ST. PETERSBURG — How can you make a fashionable coat when the only fabric available is a piece of coarse felt used to make military overcoats? A possible solution — accompanied by spirited sewing patterns — can be found in the old, yellowing pages of a fashion magazine published in Russia in the 1920s.
"If you have a piece of cloth about two meters wide, cutting a one-piece seamless coat is a good idea," the journal suggests. "We'll only make cuts for the armholes. The sleeves will have one seam, while the collar will have the shape of half a square."
The newspaper spread is part of a small yet overwhelming exhibit at the Konyushenny Wing of the Yelagin Palace. Titled "Models of the Season 1927-53. Fashion Press From the Stalin Era," the collection — which occupies a single hall on the second floor of the building — provides for a captivating yet sobering journey through the lives of Russian women just before, during and after World War II.
On show, accompanied by Stalin-era documentaries projected onto the wall, are newspaper and magazine spreads with fashion advice, sketches and sewing patterns on how to craft black lace gloves, a demure dark blue dress with a lacy collar and a chic velvet dress topped with a luxurious silver fox stole tied with black silk ribbons. The display also includes a bottle of the iconic Stalin-era perfume, Krasnaya Moskva (Red Moscow) — a legend in itself — which embodies the scent of fashion and was coveted by millions of Russian women. Most of the pieces come from the private collection of local fashion historian Megan Virtanen, who came up with the idea of the exhibit.
Virtanen's display is a much-needed softer addition to the traditional fare of exhibitions mounted every year to mark the May 9 Victory Day public holiday. Memories of the war consist of far more than images of bloodstained military uniforms, bullet-ridden helmets and deadly weapons — however compelling a story these items might convey.
A credible story about winning a war and surviving its horrors is impossible without a few lines on what made people smile and helped them to keep their chins up by providing them with moments of relief and happiness amid the devastation.
And in this respect, Virtanen's display is a valuable addition to the palette.
At the heart of the exhibition is Virtanen's collection of fashion magazines. One truly amazing edition from October 1942 features fashion designs created in Leningrad, already under siege at the time.
A 1940s edition of the Models of the Season magazine offered a spread dedicated to what its editors described as "garment designs suited to wartime needs." The designers suggested women turn to thick cotton fabrics, use zippers and make more trousers. The designs included a variety of "self-defense" outfits, which were designed to make movement and protecting oneself easier in the event of an emergency situation. Such practical advice contrasts starkly with the glossy magazines from the 1930s, in which brightly-colored cocktail and party dresses danced across the pages.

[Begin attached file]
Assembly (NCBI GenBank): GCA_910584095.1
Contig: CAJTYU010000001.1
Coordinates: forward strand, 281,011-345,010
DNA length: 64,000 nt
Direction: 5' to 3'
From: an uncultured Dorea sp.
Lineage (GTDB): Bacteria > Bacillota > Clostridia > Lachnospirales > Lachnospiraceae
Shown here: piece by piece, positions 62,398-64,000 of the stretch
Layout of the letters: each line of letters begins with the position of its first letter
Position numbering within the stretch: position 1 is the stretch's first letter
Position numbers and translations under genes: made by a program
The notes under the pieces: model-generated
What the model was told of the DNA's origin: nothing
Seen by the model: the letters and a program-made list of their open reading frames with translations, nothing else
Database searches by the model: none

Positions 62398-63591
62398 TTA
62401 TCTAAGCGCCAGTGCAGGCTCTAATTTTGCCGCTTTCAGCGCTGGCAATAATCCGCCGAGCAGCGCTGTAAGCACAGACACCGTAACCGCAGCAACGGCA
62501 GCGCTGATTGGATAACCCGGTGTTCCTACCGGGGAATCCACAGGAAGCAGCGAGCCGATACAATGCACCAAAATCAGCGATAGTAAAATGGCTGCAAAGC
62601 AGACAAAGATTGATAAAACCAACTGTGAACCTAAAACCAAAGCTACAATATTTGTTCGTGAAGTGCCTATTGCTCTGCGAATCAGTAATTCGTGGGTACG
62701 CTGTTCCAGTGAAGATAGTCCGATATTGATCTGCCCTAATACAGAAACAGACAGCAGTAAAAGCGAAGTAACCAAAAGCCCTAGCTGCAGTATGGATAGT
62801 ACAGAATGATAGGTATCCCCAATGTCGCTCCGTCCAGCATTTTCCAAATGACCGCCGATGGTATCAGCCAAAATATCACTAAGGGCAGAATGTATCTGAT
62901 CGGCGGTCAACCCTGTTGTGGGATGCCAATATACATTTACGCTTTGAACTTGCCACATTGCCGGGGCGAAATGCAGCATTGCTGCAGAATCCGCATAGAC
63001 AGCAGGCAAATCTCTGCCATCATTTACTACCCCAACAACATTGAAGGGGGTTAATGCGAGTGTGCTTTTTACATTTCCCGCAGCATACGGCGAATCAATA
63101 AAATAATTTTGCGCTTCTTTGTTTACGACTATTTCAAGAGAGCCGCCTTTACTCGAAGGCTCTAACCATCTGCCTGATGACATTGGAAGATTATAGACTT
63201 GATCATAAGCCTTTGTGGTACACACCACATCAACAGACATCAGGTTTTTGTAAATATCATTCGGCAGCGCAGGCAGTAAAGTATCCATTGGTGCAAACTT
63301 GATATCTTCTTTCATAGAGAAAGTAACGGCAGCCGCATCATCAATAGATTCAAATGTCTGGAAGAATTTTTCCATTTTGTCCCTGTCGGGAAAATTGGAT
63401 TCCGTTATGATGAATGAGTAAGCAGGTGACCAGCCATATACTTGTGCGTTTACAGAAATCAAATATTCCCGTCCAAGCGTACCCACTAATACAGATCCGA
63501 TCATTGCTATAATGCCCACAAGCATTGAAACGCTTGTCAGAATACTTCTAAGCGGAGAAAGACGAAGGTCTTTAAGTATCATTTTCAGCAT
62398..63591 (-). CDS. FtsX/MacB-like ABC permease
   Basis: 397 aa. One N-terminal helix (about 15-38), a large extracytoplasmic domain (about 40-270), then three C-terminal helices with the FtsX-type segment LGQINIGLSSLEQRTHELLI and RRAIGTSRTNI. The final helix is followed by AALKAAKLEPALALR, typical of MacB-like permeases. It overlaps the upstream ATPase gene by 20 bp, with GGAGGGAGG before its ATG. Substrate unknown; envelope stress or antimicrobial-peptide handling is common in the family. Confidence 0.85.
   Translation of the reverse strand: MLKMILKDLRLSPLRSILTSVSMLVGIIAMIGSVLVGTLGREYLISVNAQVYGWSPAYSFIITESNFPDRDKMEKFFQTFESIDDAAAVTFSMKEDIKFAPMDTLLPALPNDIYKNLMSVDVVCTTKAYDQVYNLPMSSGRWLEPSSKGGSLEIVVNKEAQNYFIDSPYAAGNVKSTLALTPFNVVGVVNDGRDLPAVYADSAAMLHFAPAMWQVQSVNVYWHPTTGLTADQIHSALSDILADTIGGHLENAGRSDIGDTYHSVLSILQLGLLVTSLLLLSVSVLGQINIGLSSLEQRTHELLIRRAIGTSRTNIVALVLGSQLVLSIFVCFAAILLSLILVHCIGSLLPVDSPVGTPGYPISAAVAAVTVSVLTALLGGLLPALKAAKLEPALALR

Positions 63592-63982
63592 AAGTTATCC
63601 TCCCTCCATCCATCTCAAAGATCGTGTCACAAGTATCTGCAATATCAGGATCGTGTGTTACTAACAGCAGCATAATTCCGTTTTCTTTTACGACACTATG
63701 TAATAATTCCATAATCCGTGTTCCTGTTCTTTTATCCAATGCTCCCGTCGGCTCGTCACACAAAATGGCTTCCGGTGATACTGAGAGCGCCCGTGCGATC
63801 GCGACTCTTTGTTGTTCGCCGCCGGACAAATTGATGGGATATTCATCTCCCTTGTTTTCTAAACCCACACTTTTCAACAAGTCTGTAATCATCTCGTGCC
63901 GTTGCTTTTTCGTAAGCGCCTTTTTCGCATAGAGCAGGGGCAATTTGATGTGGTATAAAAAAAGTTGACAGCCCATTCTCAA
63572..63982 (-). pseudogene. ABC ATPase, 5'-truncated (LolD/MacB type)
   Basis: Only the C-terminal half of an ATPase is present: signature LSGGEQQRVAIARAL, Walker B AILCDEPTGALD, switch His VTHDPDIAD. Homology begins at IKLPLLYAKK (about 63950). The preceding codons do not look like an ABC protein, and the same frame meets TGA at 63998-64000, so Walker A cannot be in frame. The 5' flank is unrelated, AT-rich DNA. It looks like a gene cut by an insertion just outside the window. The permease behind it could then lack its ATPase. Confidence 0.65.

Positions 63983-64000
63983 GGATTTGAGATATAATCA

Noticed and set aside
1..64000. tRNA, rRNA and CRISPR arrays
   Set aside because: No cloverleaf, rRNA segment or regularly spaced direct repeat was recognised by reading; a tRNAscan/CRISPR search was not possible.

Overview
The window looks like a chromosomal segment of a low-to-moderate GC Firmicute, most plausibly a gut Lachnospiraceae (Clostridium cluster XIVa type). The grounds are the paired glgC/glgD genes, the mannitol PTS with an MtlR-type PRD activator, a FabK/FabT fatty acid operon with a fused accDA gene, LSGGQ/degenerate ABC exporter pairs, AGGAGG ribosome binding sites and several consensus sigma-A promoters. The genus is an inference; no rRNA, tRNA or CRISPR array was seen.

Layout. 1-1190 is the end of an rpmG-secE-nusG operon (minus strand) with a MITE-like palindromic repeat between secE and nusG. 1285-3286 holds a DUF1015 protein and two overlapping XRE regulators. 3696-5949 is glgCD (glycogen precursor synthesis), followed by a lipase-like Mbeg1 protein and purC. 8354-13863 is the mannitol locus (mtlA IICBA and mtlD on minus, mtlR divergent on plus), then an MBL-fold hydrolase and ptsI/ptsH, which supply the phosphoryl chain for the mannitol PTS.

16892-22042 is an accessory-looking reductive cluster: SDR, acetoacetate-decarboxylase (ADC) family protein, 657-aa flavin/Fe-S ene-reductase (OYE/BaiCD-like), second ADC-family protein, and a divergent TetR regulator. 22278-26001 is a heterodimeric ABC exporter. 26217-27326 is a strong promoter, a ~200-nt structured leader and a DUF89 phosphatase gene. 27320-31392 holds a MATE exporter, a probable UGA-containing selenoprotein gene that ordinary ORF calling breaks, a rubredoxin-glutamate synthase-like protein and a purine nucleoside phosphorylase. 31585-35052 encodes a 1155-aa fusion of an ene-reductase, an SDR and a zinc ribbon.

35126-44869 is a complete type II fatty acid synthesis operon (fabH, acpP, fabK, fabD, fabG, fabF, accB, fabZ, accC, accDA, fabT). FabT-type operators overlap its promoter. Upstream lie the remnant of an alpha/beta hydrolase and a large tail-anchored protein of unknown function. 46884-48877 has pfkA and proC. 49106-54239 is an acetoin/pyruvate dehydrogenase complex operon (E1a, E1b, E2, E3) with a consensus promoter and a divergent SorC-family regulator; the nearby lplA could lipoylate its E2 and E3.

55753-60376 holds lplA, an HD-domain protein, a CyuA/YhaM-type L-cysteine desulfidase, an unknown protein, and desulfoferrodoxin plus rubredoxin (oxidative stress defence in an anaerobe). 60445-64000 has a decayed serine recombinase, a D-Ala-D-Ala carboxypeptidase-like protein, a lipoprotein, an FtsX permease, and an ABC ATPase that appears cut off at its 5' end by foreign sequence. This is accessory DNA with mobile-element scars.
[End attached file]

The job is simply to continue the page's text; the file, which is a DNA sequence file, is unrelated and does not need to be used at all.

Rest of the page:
Most Soviet fashion publications made sure to include pages showcasing international fashion trends. After the war, many women were keen to go ice skating — an affordable and entertaining pastime and a cheerful winter alternative to the traditional dances. The country's fashion magazines responded to the trend with a series of sketches of woolen skating outfits. The designers recommended "a straight skirt, with a single deep front pleat and a straight jacket with a waist belt."
In her everyday life, Virtanen, whose interest in Stalin-era fashion evolved from a keen interest in prewar jazz, is a strict follower of 1940s fashion in her own wardrobe.
The collector and historian organized a preview event for her exhibition in the form of a 1945 fashion show. Held in the courtyard of the Konyushenny Wing, not professional models but ordinary local women paraded down the runway in clothes and accessories from their own collections from the World War II era. Some of the items were inherited from older family members, some purchased in antique shops and others found at flea markets. Each participant gave a short personal introduction, telling the audience about the origins of a certain dress, a pair of gloves or a hat.
During the course of the exhibit, which ends June 30 with a typical dance a la 1945, Virtanen will give three lectures about Soviet fashion.